“Everything He Does Has To Be Huge”: Glenn Hughes Praises Joe Bonamassa On Black Country Communion ‘IV’

And so it is written, so has it been done. Behold the fourth installment of the New Testament of the four horsemen of the Black Country apocalypse. A rock album hewn from the hardest granite and etched with deep volcanic grooves that erupt with unbridled fire and brimstone, trampling underfoot all that dare to stray into its path.

Words: Andy Rawll, Interview: Mark Taylor

Surely one of the best hard rock albums of the year, a precious amalgam of the Voice Of Rock, the lord of the strings, the caligula of keys and the son of the God Of Thunder.

Certainly, compared to the preceding trilogy of albums from the fantastic four, there’s a heroic continuity of style and sound that continues to draw heavily from the rich well of 70s classic rock with the modern heavy soulful edge.

‘Collide’ is a collossal bulldozer of an opening track that melds the swagger of Aerosmith and insistent balls-deep rifforama of Four Sticks Zeppelin while ‘Over My Head’ is a strutting peacock of a song. With ear-catching plumage and strident mating cry, this big bird has more strut than a penthouse full of Kravitzes.

black country communion

‘Last Song For My Resting Place’ is a classic Bonamassa epic, fit to stand proud alongside ‘Song Of Yesterday’ and ‘Battle Of Hadrian’s Wall’. Joe’s voice has never sounded better on this vivid and bittersweet titanic tale.

“I’m going to make you ‘Sway'”, sings Glenn and boy does he mean it. Before long, that sway develops into a more purposeful rocking motion and before you know it’s a full body, fist pumping, headbang, such is the propulsive momentum of the track.

‘The Cove’ has a dark Iommi-eque doom laden riff that instantly summons the horror of the subject matter of the song as it builds with Joe excelling with an emotive and driven solo of indignant passion.

‘The Crow’ takes flight with a crushing Soundgarden meets Budgie riff with gloriously filthy distorted bass and battling top guitar and organ solo providing brief respite before Glenn switches on the afterburners of that majestic larynx.

black country communion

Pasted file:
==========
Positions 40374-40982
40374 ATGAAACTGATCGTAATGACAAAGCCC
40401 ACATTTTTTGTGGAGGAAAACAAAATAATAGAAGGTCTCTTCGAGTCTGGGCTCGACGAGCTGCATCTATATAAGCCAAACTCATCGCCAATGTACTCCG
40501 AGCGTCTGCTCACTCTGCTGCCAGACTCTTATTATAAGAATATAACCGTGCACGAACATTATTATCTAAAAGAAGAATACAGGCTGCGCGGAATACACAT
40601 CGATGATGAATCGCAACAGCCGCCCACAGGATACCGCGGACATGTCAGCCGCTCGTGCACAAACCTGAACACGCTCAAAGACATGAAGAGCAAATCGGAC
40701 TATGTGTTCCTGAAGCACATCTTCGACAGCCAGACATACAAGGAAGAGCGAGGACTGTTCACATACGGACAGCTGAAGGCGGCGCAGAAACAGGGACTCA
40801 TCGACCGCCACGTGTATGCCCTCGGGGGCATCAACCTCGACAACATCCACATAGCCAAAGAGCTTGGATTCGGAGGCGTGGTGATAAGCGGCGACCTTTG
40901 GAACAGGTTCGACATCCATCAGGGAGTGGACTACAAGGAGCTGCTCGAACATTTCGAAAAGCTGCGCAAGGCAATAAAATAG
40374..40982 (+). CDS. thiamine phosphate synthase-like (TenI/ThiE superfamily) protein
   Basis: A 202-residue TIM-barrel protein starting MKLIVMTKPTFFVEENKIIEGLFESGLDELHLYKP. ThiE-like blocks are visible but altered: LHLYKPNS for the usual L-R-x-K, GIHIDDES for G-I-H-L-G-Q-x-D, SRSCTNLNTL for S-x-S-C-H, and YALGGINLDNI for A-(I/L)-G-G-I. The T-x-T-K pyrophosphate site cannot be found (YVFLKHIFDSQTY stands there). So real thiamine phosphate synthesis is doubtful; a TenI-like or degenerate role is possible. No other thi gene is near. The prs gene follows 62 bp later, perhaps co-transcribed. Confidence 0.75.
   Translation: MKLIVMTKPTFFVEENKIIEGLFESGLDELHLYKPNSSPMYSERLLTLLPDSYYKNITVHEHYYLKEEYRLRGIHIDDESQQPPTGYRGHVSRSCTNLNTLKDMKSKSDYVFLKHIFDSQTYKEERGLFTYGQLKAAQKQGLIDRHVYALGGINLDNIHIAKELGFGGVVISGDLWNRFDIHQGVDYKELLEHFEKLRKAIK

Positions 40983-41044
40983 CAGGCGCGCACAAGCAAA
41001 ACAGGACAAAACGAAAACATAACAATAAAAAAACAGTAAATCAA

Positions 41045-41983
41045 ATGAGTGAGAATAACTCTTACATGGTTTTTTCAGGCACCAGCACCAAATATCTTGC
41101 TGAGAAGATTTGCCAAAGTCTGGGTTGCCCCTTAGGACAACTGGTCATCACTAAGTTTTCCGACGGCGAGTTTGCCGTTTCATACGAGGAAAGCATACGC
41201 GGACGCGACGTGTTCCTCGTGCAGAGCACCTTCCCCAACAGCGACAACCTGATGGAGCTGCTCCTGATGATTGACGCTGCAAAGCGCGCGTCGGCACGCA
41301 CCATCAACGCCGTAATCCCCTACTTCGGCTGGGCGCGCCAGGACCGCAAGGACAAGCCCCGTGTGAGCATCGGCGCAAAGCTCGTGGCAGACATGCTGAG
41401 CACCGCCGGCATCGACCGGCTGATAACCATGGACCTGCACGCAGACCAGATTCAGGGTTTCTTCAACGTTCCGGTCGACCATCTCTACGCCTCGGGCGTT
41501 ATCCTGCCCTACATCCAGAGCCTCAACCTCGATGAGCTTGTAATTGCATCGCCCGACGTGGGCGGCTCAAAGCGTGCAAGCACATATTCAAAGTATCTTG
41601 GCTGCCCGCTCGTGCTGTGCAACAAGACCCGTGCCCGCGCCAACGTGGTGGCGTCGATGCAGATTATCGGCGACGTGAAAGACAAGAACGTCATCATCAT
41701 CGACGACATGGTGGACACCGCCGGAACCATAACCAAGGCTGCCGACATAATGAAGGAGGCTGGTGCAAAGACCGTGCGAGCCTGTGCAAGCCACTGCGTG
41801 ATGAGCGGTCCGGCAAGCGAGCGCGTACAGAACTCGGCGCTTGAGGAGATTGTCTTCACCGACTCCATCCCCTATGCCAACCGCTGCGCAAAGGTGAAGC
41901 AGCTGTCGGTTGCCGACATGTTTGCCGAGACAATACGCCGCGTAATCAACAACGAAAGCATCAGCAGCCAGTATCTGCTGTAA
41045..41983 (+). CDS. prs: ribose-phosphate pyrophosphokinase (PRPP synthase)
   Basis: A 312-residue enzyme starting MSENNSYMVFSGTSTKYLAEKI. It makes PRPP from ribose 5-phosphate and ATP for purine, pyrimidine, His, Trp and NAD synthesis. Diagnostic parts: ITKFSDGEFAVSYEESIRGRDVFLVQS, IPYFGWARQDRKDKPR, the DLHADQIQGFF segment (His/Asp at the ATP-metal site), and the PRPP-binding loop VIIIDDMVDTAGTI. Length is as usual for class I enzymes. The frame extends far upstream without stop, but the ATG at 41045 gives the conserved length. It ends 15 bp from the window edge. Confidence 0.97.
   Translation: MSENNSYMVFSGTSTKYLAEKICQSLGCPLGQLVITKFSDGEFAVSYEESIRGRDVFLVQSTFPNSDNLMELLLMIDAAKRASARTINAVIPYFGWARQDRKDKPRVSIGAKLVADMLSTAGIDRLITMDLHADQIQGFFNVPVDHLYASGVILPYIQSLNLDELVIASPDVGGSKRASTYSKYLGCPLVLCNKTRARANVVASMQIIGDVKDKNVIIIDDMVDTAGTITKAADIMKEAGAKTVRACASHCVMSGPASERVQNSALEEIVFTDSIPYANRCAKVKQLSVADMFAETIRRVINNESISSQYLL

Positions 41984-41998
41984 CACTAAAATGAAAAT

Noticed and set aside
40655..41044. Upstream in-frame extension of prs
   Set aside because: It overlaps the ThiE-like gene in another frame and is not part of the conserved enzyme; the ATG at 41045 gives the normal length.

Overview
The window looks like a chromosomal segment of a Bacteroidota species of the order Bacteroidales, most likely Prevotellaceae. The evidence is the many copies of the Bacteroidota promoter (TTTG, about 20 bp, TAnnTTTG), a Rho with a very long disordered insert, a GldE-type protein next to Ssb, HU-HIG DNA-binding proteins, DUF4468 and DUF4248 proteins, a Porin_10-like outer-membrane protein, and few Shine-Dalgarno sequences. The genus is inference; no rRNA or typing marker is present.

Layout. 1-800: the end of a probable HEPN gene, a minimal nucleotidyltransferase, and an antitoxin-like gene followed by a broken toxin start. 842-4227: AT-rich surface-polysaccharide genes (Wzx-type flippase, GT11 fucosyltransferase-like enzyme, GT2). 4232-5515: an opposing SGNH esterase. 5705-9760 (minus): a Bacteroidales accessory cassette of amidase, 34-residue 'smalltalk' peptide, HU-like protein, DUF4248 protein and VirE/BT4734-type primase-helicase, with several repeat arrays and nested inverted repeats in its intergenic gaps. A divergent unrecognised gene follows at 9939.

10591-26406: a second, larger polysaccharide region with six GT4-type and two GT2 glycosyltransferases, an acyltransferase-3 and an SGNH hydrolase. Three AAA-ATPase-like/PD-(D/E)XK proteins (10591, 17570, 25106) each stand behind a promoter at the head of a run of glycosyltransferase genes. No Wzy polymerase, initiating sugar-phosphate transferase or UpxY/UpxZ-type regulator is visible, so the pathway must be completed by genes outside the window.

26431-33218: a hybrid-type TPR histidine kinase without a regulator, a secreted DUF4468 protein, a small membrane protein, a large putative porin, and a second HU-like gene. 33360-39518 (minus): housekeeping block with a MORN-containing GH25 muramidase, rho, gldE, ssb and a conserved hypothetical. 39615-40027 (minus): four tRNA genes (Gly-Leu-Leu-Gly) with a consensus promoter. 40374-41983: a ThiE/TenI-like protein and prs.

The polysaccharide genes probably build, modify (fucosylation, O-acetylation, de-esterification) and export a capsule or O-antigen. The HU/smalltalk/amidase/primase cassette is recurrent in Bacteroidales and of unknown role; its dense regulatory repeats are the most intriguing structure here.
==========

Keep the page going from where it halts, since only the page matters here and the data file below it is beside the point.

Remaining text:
‘Wanderlust’ has perhaps the grooviest riff of the whole album, dominated by Derek’s deft digits. Reminiscent of the insanely catchy piano-led songs in which Cold Chisel’s Don Walker specialises. I’d love to hear Jimmy Barnes go walkabout with this one.

‘Love Remains’ pays tribute to Glenn’s sadly departed mother and father and is purposeful and upbeat in tempo and style, with a moving chorus, sung with grace and feeling by Glenn that convey raw emotions of honour and gratitude.

‘Awake’ has real presence. With its stuttering Achilles heel of a riff, you can feel the broad smile of Jason’s face as he propels this funky number towards a great instrumental middle section that sounds like Perpendicular-era Purple, with Joe and Derek channeling the great interplay of Steve and Jon.

black country communion

The dreamy and revelatory ‘When The Morning Comes’ is a great closing track with uber-producer Kevin Shirley creating a widescreen landscape of sound, from its gentle opening acoustic guitar to the searing coda with Joe’s powerfully understated solo and Glenn confirming that he’s nowhere ready to relinquish his crown as the Prince Of Pipes, the King Of ‘Cords and Lord Of The Larynx.

Plain and simple, this is a great rock record from top to bottom, inside and out, with every track a winner. Not content with simply basking in the afterglow of the last album, Glenn and Joe have written a worthy, hard hitting and soulful successor. It’s delivered in style, with extra hot sass and lashings of chutzpah, with every band member making their contribution count.

MetalTalk’s Mark Taylor spoke to Glenn Hughes ahead of the release at a plush hotel in London where the former Deep Purple bassist spoke highly of Joe Bonamassa’s renewed enthusiasm for Black Country Communion.

Hughes stated that:

“I’ve never known Joe to be so excited about an album as this one.”

Speaking of the recording process, Hughes said about the guitarist:

“Joe showed up at 10.59am every morning eleven days in a row which is unheard of for him. Everything he does has to be huge.”

Glenn also opens up about his lyrics on ‘The Cove’ about the protection of dolphins off the coast of Japan, something that he is passionate about since becoming a vegan.

He also speaks about his belief of the afterlife following the recent passing of both of his parents.

Black Country Communion will be performing just two UK shows, at Wolverhampton Civic Hall on Tuesday 2nd January 2018 and London Hammersmith Apollo on Thursday 4th January. Tickets are on sale right here.

Here’s the full conversation with Glenn.

Sleeve Notes

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